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The Deatnu River flows between Finland and Norway and into the Atlantic Ocean. Alongside it lies Veahčak, a small Saami village. Fishing for North Atlantic salmon in the Deatnu River is the core of Saami culture in the Deatnu Valley and it has provided a livelihood for local Saamis since time immemorial. Fish define their community life, economic routine, relationship with neighbouring communities, and are the basis of their handicrafts, arts, and folklore.  The Saami people own about 95% of local fishing rights and salmon-fishing is primary to their subsistence and survival. Salmon fishing in Deatnu has been regulated through bilateral agreements since 1873.

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The pride among the Nuba people is palpable as they reclaim their identity through their language. “Community members are writing their names in our language and calling each other with our traditional names. It’s amazing that we can now confidently write our own names in our language and do so proudly,” Kabashi Rahma enthused.

Mary Kuku, DNWDO Director summed it up:  “During the war, our language played a big role in keeping us safe. Our language is our secret and our peace. This program is important especially because we are in a country that has discriminated against us. It is our responsibility to ensure that we continue to jealously protect our language and culture for ourselves and the future generations.”

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Mt. Kinabalu is held sacred by the indigenous peoples of Sabah in Malaysia. They believe the mountain is where the souls of their departed rest before ascending to higher realms.

The mountain was also the epicentre of an earthquake with a magnitude of 6.0 in June 2015. Aside from the physical damage, the earthquake caused economic displacement and mental and spiritual devastation among the indigenous peoples settled around the mountain, as well as the local population in Sabah. The physical impact of the earthquake lingered, with rocks, soil, and trees remaining loose and causing mud floods during the rainy season. There were dramatic effects on forests and rivers, a critical source of drinking water and irrigation that crop production and livelihoods very much depend upon.

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“Changes in society are fast-paced. Cash economy affects our ways of life. Our traditional values and practices are fast disintegrating. It is our duty as elders to promote these, educate the people on the importance of safeguarding our ancestral lands and resources, and assert our indigenous ways of governance and resolving conflicts to prevent tribal wars.” This precise analysis of CEA pioneer Abraham Batawang frames the continuing role of indigenous institutions in their survival.

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In the Northern Kenya region live the Boran Waso peoples. Traditional healing is one facet of their culture and in their pastoralist communities, medicinal plants abound. To revitalize this tradition and sustain their environment from which they derive their healing resources, the Faiya Women’s Group embarked on a project that mapped the whereabouts of their healers and their expertise.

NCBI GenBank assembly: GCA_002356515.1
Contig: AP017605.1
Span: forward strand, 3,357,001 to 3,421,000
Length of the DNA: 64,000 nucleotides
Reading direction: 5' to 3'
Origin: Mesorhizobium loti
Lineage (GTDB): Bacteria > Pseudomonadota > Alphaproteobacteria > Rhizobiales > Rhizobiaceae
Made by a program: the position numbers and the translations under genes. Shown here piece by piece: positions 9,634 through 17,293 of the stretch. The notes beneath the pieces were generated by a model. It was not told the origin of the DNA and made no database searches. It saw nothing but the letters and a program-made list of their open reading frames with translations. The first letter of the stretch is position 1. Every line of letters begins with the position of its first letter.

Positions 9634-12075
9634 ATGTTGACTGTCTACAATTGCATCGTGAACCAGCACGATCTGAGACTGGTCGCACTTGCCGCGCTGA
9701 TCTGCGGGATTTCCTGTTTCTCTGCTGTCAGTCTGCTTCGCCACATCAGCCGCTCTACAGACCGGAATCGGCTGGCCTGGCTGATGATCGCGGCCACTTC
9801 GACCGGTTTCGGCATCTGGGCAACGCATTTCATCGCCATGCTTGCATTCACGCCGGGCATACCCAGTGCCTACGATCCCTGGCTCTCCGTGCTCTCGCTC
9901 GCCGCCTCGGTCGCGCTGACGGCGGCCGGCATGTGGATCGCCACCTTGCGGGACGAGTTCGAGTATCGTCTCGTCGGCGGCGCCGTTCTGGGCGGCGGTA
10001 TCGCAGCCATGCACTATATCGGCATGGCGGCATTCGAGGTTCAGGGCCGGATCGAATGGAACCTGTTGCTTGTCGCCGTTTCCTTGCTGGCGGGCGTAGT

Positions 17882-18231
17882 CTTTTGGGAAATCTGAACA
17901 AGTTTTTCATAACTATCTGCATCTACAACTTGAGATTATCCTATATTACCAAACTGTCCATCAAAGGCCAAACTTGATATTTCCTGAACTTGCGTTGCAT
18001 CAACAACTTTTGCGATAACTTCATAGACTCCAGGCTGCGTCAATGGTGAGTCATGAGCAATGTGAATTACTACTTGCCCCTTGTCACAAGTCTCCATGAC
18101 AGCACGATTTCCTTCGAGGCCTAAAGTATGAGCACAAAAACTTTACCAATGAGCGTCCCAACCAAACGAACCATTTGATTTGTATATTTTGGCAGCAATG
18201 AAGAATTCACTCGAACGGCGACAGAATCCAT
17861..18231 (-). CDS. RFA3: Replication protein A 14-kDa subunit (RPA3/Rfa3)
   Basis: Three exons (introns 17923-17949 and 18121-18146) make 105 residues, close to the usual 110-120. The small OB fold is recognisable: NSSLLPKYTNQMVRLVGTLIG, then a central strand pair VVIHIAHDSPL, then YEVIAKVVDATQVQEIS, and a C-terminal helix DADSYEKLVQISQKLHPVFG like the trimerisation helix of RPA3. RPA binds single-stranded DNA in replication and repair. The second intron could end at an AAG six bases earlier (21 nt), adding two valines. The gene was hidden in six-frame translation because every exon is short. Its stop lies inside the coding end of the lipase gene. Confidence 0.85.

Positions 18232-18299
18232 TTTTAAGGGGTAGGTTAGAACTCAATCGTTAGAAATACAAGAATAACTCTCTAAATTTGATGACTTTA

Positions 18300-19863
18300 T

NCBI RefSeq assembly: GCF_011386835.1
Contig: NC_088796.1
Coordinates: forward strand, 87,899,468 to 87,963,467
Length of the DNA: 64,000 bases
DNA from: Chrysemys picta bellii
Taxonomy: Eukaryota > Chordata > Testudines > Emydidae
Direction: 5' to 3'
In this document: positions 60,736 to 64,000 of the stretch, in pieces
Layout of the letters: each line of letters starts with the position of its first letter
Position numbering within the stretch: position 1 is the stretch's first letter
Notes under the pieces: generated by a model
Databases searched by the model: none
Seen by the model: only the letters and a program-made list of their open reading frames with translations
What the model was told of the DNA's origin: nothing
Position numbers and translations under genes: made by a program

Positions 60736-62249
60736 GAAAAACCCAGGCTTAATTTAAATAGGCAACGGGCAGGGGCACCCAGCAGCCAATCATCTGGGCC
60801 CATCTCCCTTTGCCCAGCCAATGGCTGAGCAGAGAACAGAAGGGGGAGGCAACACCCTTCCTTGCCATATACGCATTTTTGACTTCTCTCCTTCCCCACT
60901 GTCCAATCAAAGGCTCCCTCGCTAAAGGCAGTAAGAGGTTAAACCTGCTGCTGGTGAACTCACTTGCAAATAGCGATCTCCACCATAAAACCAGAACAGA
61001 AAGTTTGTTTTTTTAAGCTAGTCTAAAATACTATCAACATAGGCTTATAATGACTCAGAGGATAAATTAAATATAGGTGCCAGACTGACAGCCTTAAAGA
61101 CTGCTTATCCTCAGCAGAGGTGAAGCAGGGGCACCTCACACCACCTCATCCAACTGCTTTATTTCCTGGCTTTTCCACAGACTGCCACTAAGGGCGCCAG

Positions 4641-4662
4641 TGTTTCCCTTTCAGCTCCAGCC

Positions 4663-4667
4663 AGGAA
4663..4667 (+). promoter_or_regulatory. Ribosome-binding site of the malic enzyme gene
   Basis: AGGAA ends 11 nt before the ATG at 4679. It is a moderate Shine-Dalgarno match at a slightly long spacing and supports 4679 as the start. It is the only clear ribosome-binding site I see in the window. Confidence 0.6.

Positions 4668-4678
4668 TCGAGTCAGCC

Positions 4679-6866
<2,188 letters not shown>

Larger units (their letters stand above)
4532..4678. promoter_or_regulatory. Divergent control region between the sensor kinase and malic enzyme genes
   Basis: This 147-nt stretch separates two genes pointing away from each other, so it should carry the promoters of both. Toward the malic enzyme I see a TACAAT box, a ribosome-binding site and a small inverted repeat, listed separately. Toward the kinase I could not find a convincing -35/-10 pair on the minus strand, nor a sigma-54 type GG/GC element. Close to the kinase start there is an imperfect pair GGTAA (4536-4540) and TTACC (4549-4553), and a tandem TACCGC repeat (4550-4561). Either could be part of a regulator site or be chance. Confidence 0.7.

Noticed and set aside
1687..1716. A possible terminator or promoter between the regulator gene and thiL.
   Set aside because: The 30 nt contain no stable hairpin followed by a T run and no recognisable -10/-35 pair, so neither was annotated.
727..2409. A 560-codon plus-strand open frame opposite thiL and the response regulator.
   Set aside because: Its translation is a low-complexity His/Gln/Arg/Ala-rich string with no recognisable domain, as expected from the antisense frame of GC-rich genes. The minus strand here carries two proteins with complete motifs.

Traditional healers were searched and identified by location, age, and gender, making it easier to access them. They were registered as traditional healers and recognized by both the community and government institutions which made their healing systems widely acceptable and validated. Healers involved in the treatment of specific ailments were identified with the corresponding healing procedures they perform. Meetings with government medical institutions and policy makers enabled traditional healers to understand laws that govern the use of medicinal plants.

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The Chin Hills Regulation (1896) was the basis of the enactment of the Chin Act in 1948 which was also the year of Burma’s Independence. The enactment was to recognize and promote the Chin traditional customs and culture. After 65 years, the State Assembly of Chin State (Union of Burma) initiated a review of the Chin Customary Law in 2013. The review and proposed amendments aimed to promote the indigenous Chin peoples’ customary laws and practices, and for the Act to conform to international norms and standards such as the UNDRIP. The Chin peoples’ recommendations were crucial to the review of the Chin Act. The incumbent Chin State assembly, civil society organizations (CSOs), and other stakeholders such as the Chin tribes, youth and women, and members of the review committee were united in ensuring the respect, protection and enhancement of Chin traditions and customary systems.

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The municipalities of San Juan Cotzal,  San Gaspar Chajul, Santa María Nebaj, are known as the Ixil Triangle in Quiché, Guatemala, home to the Ixil Maya indigenous women who are known for their traditional weaving skills. To learn about their culture is to learn the intricacies, meanings, and colors of their woven materials and the many external forces interplaying in their lives.

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The Miskitu people’s ancestral territory in the North Caribbean Coast of Nicaragua is a site of magic and wisdom. Here, Avelino Cox, a native of the Wangky or Coco River, was born.

As a boy, he accompanied his grandparents all over the territory where he heard stories and learned about the life and traditions of his people. He lived his youth in the 80s in the midst of war, a time of great suffering for his people. Many  sought refuge in Bilwi. For him, migrating meant leaving ancestral customs, making him wonder: “What should I do to maintain the cultural practices of my people?” This tormented him because all he knew was to share what he learned from the elders and leaders of the communities.